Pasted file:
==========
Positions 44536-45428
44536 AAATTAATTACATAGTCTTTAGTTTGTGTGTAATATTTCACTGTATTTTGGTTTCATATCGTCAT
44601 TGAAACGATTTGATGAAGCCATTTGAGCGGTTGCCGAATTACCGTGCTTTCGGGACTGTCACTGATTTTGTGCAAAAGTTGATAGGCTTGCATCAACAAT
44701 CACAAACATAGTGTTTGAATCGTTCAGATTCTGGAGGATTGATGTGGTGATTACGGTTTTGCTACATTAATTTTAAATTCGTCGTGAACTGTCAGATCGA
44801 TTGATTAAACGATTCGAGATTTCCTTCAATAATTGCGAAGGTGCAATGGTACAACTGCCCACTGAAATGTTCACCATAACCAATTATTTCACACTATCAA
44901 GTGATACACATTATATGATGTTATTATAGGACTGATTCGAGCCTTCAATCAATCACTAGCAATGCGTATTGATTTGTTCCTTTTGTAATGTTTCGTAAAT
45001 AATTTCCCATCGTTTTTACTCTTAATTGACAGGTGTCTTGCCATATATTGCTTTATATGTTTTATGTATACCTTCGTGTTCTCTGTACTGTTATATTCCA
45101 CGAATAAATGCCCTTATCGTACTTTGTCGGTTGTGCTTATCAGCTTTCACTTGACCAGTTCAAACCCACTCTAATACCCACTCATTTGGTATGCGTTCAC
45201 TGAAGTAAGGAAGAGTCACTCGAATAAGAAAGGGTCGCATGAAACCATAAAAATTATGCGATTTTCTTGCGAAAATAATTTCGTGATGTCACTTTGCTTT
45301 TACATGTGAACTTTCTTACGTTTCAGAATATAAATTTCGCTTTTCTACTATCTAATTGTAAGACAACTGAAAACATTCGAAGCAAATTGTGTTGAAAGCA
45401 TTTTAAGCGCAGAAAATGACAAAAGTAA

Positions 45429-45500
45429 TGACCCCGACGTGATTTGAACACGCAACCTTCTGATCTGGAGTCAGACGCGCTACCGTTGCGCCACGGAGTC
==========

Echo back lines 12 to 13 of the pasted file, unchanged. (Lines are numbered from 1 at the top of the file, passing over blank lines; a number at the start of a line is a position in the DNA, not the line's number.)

Positions 45429-45500
45429 TGACCCCGACGTGATTTGAACACGCAACCTTCTGATCTGGAGTCAGACGCGCTACCGTTGCGCCACGGAGTC